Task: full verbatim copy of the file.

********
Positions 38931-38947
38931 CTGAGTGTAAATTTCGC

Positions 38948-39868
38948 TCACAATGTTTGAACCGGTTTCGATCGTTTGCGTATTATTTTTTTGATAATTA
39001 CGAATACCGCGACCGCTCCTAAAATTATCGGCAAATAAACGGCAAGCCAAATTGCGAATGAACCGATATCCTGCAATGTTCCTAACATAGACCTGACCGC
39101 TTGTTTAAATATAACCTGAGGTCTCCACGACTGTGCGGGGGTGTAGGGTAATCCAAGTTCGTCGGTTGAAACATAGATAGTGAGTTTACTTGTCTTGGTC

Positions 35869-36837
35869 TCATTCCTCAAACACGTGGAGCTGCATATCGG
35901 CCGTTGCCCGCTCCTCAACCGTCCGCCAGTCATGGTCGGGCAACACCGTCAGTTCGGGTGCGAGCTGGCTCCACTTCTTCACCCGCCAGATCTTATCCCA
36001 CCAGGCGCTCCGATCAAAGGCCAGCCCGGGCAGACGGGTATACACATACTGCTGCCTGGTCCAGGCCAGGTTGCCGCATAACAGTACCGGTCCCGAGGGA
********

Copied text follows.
Positions 38931-38947
38931 CTGAGTGTAAATTTCGC

Positions 38948-39868
38948 TCACAATGTTTGAACCGGTTTCGATCGTTTGCGTATTATTTTTTTGATAATTA
39001 CGAATACCGCGACCGCTCCTAAAATTATCGGCAAATAAACGGCAAGCCAAATTGCGAATGAACCGATATCCTGCAATGTTCCTAACATAGACCTGACCGC
39101 TTGTTTAAATATAACCTGAGGTCTCCACGACTGTGCGGGGGTGTAGGGTAATCCAAGTTCGTCGGTTGAAACATAGATAGTGAGTTTACTTGTCTTGGTC

Positions 35869-36837
35869 TCATTCCTCAAACACGTGGAGCTGCATATCGG
35901 CCGTTGCCCGCTCCTCAACCGTCCGCCAGTCATGGTCGGGCAACACCGTCAGTTCGGGTGCGAGCTGGCTCCACTTCTTCACCCGCCAGATCTTATCCCA
36001 CCAGGCGCTCCGATCAAAGGCCAGCCCGGGCAGACGGGTATACACATACTGCTGCCTGGTCCAGGCCAGGTTGCCGCATAACAGTACCGGTCCCGAGGGA